You might ask why beam correcting single mode diodes.
Thats why I want to include beam correction. The beam isn't round but oval shaped with one axis clearly much wider.
View attachment 77245

Prisms for the rescue! They expand the slow axis of the laser beam (bottom right is input beam) and therefore decrease the divergence significantly!
You can also see the splitting of the RGB beams, thats a non issue because I just need to readjust the overlap. Didn't do that for this picture.

View attachment 77246

The beam is now much smaller and almost perfectly round. There is still some noise around the beam wich will be cleaned up in the final unit.


However the 5mm prisms are way too big to fit my desired size goal.
Some diamond grinding and glass cutting later:

View attachment 77247
Much better!

This finishes the module in my self inflicted size constrain and gives me the GO for milling!

Next posts will be housing related!
Great work so far Farbe. Set yourself a real challenge in making one that small whilst maintaining quality.
 

farbe2

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Oct 3, 2018
Messages
295
Points
63
While designing the PCB I ended up with too many LED drivers, I needed one for the backlight of the LCD panel and the IC that was suitable and small had 4 outputs.
Soo I ended up with a new requirement:

I wanted to have backlighted buttons just because :D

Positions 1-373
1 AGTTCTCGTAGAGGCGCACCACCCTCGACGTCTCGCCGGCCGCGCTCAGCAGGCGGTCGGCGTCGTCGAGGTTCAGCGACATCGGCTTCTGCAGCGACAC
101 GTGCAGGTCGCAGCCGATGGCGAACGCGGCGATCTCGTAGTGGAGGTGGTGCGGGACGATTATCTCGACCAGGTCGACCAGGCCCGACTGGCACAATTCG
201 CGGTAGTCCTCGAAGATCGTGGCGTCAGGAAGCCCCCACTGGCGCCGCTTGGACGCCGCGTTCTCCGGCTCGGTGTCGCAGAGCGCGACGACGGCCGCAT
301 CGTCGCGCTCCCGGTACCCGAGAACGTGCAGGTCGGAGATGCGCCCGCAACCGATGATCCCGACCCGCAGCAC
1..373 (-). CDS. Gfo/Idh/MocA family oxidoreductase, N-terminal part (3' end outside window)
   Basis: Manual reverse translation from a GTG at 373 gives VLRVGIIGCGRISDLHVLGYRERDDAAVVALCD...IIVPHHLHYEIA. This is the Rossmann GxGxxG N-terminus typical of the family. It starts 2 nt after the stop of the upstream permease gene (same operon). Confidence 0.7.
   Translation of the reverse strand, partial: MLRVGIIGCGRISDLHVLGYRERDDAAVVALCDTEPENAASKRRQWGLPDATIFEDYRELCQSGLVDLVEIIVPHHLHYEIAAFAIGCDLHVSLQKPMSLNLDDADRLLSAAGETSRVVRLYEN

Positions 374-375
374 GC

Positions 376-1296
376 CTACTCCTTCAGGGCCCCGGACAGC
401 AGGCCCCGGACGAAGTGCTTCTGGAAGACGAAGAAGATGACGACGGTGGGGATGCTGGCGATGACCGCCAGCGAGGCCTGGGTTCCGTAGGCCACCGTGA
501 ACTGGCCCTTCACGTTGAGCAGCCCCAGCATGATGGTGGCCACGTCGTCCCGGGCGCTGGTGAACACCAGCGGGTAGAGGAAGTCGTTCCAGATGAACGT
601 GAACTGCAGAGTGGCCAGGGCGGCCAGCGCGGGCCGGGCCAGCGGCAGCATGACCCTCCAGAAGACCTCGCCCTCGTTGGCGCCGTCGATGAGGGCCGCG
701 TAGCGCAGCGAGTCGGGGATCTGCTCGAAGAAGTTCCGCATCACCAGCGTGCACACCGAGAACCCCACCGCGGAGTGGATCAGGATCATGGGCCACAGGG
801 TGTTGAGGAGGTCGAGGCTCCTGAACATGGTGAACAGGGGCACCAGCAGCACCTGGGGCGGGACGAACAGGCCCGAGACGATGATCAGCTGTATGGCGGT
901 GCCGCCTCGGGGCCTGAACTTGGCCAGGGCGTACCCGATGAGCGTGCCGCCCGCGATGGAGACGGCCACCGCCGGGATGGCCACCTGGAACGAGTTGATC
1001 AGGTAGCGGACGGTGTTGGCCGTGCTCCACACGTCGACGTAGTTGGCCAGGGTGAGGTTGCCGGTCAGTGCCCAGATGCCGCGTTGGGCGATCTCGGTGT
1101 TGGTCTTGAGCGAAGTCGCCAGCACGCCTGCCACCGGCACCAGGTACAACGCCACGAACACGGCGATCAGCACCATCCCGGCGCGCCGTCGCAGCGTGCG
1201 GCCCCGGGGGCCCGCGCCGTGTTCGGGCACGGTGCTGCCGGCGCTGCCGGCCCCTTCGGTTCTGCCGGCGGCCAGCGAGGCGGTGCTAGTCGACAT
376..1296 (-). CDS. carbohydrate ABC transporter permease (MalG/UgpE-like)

Next Step: Starting with the milling.
I started with the "complicated" part. The buttons!

First the Fire button.
Its tiny and needed to have a translucent window.

I again didn't photograph much.
button_finished.jpeg

Again 9mm diode for scale.
I did 3 tries, first, easy without window. Second with window but too small. I settled on the third one.

I mocked up some leds to try the translucent window. I only had cold white leds, I will switch to neutral white on the finished PCB.

Button_backlight.jpeg

Button_backlight2.jpeg

It's very hard to photograph tiny shiny parts with just a Phone.


Next on: The D-Pad.

I tried a few designs. Some turned out really bad because the Mill I use isn't the most accurate. I still need to figure out how to improve that.

d-pad.jpg

I also managed to squeeze some backligh-able dots into the last design.
Not sure if I really will go that route. I need to get the PCB to try how it looks.

Speaking of the PCB, we have it here:

pcb.png

It's my first time using KiCad and I must say, I quite like it.
The PCB is 18x50mm, features the d-pad, side fire button, all the drivers and the control microcontroller.
It also houses Battery protection and charging.
Its already ordered!
 
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Thats incredible! What collimator lenses are you using for the diodes, the block they are mounted in is tiny so I can only imagine the lenses are super small too. Also, how did you go about lining up those dichros? Do you hold them with the lasers aligned and wait for them to set or do you have some sort of external lens holder for micro adjustments? The alignment looks really good.
 

farbe2

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Messages
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Lets do an update!

I made the tiny top housing half.
I started by cutting 3 raw 6060 Aluminum bars.

3bars.jpeg

Why three?
Because its easier to run a CNC toolpath multiple times with the tools already set up than to mess a part up at a later op and need to setup all the tools again!

I started with the inside pockets. That went quite smooth.

firstside.jpeg

Lets cut some threads, they are tiny!
If you are afraid of cutting threads, the next picture isnt for you. M1! 0,75mm tap drill diamater.

threads.jpeg


Next op is thinning the plate and rounding the corners.
Disaster struck!

disaster.jpeg

The part did come loose and the cutter just shreded it.
Thats why i cut multiple blanks!